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Broadnax v. Ledbetter - 100 Tex. 375, 99 S.W. 1111 (1907)

Rule:

A mere offer or promise to pay does not give rise to a contract. That requires the assent or meeting of two minds and therefore is not complete until the offer is accepted. Such an offer may be accepted by any one who performs the service called for, when the acceptor knows that it has been made and acts in performance of it. He may do such things as are specified in the offer, but does not act in performance of it and therefore does not accept it, when he is ignorant of its having been made. The offer is made to anyone who will accept it by performing the specified acts, and it only becomes binding when another mind has embraced and accepted it. The mere doing of the specified things without reference to the offer is not the consideration for which it calls.

Facts:

In Dec. 1904, a convicted murder who was sentenced to death escaped from the custody of defendant A.L. Ledbetter, a local sheriff. Ledbetter later offered a reward of $500 to anyone who captured the fugitive and returned him to the authorities. In Jan. 1905, plaintiff S.H. Broadnax captured the fugitive and took him to Ledbetter's jail. Ledbetter refused Broadnax's demands for the reward money. Consequently, Broadnax filed a lawsuit against Ledbetter in Texas state court to recover the reward. Ledbetter demurred to the petition on the ground that it failed to state a cause of action in that Broadnax did not allege that he had knowledge or notice of the reward when captured and returned the fugitive. The trial court sustained the demurer, and the petition was dismissed. Broadnax appealed, and the appellate court certified the question to the Supreme Court of Texas: Was notice or knowledge to Broadnax of the existence of the reward when the recapture was made essential to his right to recover?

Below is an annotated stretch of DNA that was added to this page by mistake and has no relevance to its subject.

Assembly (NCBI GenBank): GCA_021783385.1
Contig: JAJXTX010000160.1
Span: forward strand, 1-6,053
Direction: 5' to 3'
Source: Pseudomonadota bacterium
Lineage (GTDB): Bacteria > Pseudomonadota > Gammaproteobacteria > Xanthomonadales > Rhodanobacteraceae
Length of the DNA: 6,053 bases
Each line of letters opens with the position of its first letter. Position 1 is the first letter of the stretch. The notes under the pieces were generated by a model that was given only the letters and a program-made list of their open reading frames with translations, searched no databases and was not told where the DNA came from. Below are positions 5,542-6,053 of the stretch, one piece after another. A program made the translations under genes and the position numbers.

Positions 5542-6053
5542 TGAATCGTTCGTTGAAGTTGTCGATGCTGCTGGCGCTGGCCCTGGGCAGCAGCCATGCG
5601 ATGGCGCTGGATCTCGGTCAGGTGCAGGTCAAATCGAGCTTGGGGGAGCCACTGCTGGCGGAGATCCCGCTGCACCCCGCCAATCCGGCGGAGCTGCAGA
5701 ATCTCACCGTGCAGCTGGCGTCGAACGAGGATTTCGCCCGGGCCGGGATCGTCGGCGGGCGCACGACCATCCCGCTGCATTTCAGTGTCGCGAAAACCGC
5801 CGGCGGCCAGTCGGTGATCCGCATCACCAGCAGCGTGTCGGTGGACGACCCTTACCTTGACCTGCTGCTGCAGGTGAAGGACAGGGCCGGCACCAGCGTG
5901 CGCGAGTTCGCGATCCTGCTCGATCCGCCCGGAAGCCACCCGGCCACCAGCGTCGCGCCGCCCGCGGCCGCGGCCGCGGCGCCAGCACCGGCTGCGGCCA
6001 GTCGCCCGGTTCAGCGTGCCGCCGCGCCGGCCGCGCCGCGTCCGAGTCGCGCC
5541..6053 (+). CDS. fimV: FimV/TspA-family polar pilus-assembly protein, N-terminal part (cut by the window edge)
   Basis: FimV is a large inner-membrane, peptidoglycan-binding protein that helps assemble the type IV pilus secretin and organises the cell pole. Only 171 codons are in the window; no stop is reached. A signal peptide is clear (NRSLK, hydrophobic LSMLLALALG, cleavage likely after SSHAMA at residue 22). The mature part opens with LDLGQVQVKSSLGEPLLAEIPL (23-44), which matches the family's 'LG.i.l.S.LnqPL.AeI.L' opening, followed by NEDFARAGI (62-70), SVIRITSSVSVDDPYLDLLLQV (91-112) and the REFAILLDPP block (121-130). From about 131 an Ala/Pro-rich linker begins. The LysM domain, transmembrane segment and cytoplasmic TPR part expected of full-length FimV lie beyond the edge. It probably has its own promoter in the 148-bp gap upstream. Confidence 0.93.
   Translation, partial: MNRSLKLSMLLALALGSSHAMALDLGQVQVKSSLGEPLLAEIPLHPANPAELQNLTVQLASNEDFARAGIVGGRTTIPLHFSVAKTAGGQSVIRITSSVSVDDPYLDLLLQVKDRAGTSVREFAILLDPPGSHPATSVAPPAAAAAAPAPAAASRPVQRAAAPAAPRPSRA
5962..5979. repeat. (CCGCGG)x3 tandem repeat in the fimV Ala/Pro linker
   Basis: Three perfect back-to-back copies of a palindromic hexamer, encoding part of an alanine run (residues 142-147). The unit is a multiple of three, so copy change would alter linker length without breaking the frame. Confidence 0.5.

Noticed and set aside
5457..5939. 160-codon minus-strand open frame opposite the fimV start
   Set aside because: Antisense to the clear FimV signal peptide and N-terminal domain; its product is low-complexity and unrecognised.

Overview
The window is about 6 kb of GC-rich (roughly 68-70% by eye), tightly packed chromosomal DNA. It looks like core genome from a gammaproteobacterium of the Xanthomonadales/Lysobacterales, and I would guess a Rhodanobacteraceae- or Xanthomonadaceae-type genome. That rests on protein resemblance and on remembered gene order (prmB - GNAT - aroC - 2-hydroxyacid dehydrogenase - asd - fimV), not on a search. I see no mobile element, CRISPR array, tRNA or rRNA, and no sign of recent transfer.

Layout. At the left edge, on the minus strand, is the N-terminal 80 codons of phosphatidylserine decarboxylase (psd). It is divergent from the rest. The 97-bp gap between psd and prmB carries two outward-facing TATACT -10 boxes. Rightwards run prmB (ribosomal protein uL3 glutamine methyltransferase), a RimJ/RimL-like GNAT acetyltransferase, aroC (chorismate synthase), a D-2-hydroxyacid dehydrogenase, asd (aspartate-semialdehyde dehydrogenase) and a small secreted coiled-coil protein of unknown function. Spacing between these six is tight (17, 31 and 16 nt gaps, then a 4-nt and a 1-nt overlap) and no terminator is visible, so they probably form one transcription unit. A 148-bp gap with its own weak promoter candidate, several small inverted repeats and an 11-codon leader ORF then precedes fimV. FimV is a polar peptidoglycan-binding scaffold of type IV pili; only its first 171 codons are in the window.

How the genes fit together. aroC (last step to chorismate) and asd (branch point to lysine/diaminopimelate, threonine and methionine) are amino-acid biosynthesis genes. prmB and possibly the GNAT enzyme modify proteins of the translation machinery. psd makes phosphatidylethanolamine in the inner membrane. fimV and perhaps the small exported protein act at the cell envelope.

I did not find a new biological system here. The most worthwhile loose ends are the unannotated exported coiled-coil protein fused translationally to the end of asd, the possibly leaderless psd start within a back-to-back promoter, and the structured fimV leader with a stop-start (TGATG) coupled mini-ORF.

Issue:

 Was notice or knowledge to Broadnax of the existence of the reward when he recaptured the fugitive essential to his right to recover the reward offered by Ledbetter?

Answer:

Yes.

Conclusion:

The state supreme court answered the certified question in the affirmative. The court examined the conflict of authorities among the states and ruled that that the liability for the reward offered by Ledbetter was created, if at all, by contract. There was no rule of law that imposed it except that which enforced contracts voluntarily entered into. A mere offer or promise to pay did not give rise to a contract, the court explained. Rather, the assent or meeting of two minds gave rise to a contract, and therefore it was not complete until the offer was accepted. Such an offer, like the reward here, could be accepted by anyone who performs the service called for, when the acceptor knows that it has been made and acts in performance of it, but not otherwise. He may do such things as are specified in the offer, but, in so doing, does not act in performance of it and therefore does not accept it, when he is ignorant of its having been made. There is no such mutual agreement of minds as is essential to a contract. The offer is made to anyone who will accept it by performing the specified acts, and it only becomes binding when another mind has embraced and accepted it. The mere doing of the specified things without reference to the offer is not the consideration for which it calls.

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